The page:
Periyar National Park located in Kerala, India. The main attraction of the park is the Indian the elephants and the tigers.

Learn Interesting Facts about the Indian Elephants at Periyar

By JAGAT : [07/June/24] The Indian Elephant, a recognized sub-species of the Asian Elephant, shares its lineage with the Sumatran and Sri Lankan Elephants. Despite its gigantic appearance, it is known for its gentle nature. Asian Elephants are distinct from their African counterparts in several ways: they are smaller, have smaller ears, and possess a more rounded back, with the crown of their head being the highest point. Unlike African elephants, which have a two-fingered trunk tip, the Indian Elephant has a single-fingered trunk tip, and the males have thicker, more curved tusks. Since 1986, the Indian Elephant has been listed as Endangered on the IUCN Red List, with the wild population decreasing by at least 50% since the 1930s and 1940s, equivalent to three elephant generations.

In order to get a real experience about the interesting facts of the Indian Elephants, visiting Periyar National Park is a good option. Indian Elephants are among the popular fauna of the national park. By spending a day at the Elephant Camp, Kumily, you will get to know these innocent jumbos very closely.

facts about elephants

Gather Information about the Indian Elephants before Visiting Periyar National Park

Appearance : Asian elephants typically stand between 6.5 and 9.8 feet tall and weigh between 2.3 and 5 tons. While generally grey, they develop lighter patches on their foreheads and trunks as they age, a change influenced by their habitat and diet. Their legs, adapted to support their massive bodies, are uniquely structured with long, solid bones that lack cavities, unlike the angular legs of other mammals. This anatomical feature allows them to stand for long periods and travel extensive distances.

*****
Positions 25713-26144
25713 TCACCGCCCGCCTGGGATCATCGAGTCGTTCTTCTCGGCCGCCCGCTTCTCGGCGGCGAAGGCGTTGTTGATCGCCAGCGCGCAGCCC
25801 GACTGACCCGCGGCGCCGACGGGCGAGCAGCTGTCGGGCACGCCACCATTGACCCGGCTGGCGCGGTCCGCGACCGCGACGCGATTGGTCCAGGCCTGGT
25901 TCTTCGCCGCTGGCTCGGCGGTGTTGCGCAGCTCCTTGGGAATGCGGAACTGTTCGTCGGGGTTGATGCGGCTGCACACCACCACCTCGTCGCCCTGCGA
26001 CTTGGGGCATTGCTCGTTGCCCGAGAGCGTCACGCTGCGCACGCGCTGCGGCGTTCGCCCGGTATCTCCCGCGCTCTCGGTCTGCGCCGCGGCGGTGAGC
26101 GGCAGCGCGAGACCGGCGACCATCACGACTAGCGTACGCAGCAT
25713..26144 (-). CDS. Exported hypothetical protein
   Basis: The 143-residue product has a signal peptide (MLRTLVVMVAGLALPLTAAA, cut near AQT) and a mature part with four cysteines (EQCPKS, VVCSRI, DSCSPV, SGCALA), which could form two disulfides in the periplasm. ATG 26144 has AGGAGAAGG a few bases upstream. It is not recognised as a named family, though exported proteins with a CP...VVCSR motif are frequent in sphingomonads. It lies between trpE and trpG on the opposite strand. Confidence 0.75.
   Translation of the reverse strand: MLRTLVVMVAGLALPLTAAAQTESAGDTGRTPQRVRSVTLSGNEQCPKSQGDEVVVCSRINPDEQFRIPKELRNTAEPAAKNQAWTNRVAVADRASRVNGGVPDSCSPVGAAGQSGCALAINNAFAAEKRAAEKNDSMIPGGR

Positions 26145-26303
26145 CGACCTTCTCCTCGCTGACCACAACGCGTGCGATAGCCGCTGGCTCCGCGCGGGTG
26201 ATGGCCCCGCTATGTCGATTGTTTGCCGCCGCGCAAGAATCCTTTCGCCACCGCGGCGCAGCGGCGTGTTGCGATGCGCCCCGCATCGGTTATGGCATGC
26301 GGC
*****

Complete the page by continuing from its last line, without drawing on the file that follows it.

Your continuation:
Behaviour : These massive animals can spend up to 19 hours a day feeding, consuming approximately 150 kg of plant material daily. Elephants are considered ecosystem engineers due to their ability to clear large areas of vegetation, thereby creating new habitats and promoting plant growth. They follow traditional feeding routes and prefer a mix of grasslands and forests, where they forage for grasses, bamboo, legumes, bark, climbers, and palms. Elephants defecate 16 to 18 times a day, producing up to 220 pounds of dung over an area of 125 square miles. This dung disperses seeds and nutrients, aiding in ecosystem health. Elephants need to be close to water sources for daily drinking, and when they are near farmed areas, they might consume crops like bananas, sugarcane, and rice.

Lifestyle : Indian elephants are active both day and night and are known for their intelligence and complex social structures. They form matriarchal units, typically composed of around 20 related females, which can occasionally split into smaller, temporary groups. Communication between these groups occurs through low-frequency vocalizations that can be heard over long distances. Some males also join these groups. Unlike territorial animals, Indian elephants migrate seasonally, but this behavior has been disrupted by agricultural development and other human activities. Similar to many large mammals, Indian elephants tolerate cold better than heat. During the hottest parts of the day, they seek shade and regulate their body temperature by flapping their ears at varying speeds to release heat.

Habitat : Indian elephants are generalist species, thriving in a diverse range of habitats including grasslands, tropical rainforests, semi-evergreen forests, moist deciduous forests, dry thorn forests, and both cultivated and secondary forests.

Breeding and Reproduction : Indian elephants follow a polygynous mating system and breed throughout the year. Males often engage in aggressive fights before mating, which can lead to serious injuries or even death. The victorious male joins a group of females, driving away rival males. The breeding pair stays together for approximately three weeks. With a gestation period of about 22 months, the calves spend significant time with their mothers, receiving all their nutrition from the mother's milk initially. By 4 to 6 months old, they start supplementing their diet with grasses and leaves. The female elephants in the herd collectively care for the young, who are often seen playing with other calves and exploring their surroundings.